Clergy Seek 'Two-Church Solution'
The Times of London
September 11, 2006
By Ruth Gledhill
Our correspondent reports on plans to prevent US conservatives or liberals precipitating a schism in the Anglican Communion
SENIOR bishops from opposing sides in the Anglican war over homosexuality have called a temporary truce and today begin talks that could save the Church from schism.
The most likely outcome is a “two-church solution” for the United States, allowing conservatives and liberals to exist, separate but side-by-side, as Anglicans. It would have implications for the worldwide communion, because many other provinces, including England, have similar problems.
The plan this week is to draw up a pact giving the appearance of unity, enabling a final deal to be hammered out at the Lambeth Conference in 2008.
Today’s meeting in New York City will consider a paper from the seven conservative and Catholic dioceses of the Episcopal Church that oppose the leadership of Bishop Katharine Schori and have appealed to the Archbishop of Canterbury, Dr Rowan Williams, for alternative oversight. The conservatives argue that there are already, in effect, two churches under one roof in the US and appeal for a special “commissary” to be appointed to look after them and enable a “ceasefire” until a peace treaty is reached at Lambeth.
Sources have told The Times that the aim is for Dr Williams to invite all 890 bishops and archbishops to the Lambeth Conference. That would include the gay Bishop Gene Robinson, whose consecration in 2003 triggered the crisis, and any other openly gay bishops consecrated since.
Although the Nigerian bishops are among those who have have pledged to boycott the conference if Bishop Robinson is present, sources hope that they might be persuaded to turn up if a settlement can be reached.
At today’s meeting of up to 12 US bishops — which takes place at the direction of Dr Williams — Bishop Schori and the ultra-liberals will share a table with the ultra-conservatives, who are headed by Bishop Bob Duncan, of Pittsburgh. “It is remarkable that they are even talking to each other,” said one senior source. “There is a seriously big go-wrong factor here. This is an internal meeting but it has huge external implications for the whole Church.”
Should the two-church solution be agreed on, the liberals, led by Bishop Schori, who succeeds Bishop Frank Griswold shortly, would take about four fifths of the 2.4 million-strong US Church with them.
The conservatives could be regrouped as a parallel jurisdiction under the leadership of a primate from the evangelical-dominated Global South group of churches in Africa and Asia — or leadership could be requested of an English bishop such as Dr Tom Wright, of Durham, who is facilitating a meeting of conservative US bishops in Texas next week and who is increasingly prominent in the Church internationally.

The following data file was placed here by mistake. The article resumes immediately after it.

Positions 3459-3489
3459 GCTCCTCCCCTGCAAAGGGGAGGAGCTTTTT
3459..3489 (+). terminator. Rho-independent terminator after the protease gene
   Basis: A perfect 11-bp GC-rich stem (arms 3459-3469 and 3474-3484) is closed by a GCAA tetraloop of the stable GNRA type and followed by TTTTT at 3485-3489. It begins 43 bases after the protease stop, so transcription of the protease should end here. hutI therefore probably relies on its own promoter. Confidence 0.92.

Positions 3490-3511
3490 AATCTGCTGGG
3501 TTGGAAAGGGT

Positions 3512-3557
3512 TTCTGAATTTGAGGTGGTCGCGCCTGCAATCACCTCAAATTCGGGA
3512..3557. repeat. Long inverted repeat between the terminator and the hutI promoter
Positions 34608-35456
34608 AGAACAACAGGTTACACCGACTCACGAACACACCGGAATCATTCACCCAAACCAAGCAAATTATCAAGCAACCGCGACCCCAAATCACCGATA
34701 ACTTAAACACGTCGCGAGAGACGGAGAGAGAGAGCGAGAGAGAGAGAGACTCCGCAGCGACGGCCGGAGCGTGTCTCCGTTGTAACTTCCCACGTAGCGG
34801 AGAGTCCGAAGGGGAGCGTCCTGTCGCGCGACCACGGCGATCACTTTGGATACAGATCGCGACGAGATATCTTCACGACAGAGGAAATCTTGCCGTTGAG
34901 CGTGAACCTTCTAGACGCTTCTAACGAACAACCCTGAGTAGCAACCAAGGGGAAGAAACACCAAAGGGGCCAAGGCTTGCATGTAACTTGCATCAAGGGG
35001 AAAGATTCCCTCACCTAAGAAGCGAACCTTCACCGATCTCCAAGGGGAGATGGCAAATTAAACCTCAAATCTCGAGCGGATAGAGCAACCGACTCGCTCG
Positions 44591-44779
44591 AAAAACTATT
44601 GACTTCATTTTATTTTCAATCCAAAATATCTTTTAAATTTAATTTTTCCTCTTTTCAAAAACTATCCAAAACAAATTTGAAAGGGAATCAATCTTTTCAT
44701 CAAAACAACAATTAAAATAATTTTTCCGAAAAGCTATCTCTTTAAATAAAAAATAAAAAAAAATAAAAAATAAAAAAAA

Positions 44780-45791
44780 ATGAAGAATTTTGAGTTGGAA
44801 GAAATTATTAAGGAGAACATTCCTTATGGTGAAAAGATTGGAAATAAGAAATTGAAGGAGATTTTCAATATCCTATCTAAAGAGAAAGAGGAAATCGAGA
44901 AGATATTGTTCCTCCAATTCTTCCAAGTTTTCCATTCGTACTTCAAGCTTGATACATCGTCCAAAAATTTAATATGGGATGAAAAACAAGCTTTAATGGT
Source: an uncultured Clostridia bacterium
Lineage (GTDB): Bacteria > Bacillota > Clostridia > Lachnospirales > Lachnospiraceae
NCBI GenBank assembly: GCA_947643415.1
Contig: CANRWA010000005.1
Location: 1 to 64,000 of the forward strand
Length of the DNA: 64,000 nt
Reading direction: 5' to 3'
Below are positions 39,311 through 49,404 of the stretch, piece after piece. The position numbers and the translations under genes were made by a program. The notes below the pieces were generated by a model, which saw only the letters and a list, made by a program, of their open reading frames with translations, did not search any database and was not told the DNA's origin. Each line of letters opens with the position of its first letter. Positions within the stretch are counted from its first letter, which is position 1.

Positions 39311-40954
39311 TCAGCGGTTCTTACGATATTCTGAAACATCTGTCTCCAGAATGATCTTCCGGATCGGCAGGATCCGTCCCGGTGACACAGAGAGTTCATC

Dr Wright attended the recent US general convention and helped to persuade the Episcopalians to seek a peace deal. Many conservatives view him as “archbishop-in-waiting” should Dr Williams’s own resolve and formidable intellect fail to find a solution.
The argument among the Episcopalians is expected to move beyond theology to matters of money and property. The wealthy US liberal lobby is expected to resist any compromise move by Bishop Griswold and Bishop Schori — especially for conservatives to retain any of the substantial capital and pensions assets of the Episcopal Church.
“If it all falls apart,” said the source, “you could even see something quite radical happening.” For example, insiders are talking of the liberal-dominated Episcopal Church leaving the Anglican Communion itself and seeking unity with a body such as the Old Catholic Church of Utrecht, which is liberal on the question of women and gays. Such a move would allow the Episcopalians to retain their Catholic identity.
However, this would be a last-ditch response. Mainstream liberals are still desperate for the Episcopal Church to remain in the communion and for their new leader to take her place as a woman alongside the 38 other, male archbishops at the regular primates’ meetings.
In February the primates will debate the deals struck in New York this week. They will also consider any requests coming out of the meeting of US conservatives in Texas next week, as well as a meeting of the Primates of the Global South in Kigali, Rwanda, also taking place next week. The Right Rev John Rucyahana, Bishop of Shyira in Rwanda, has already petitioned the Global South primates to leave the Anglican Communion.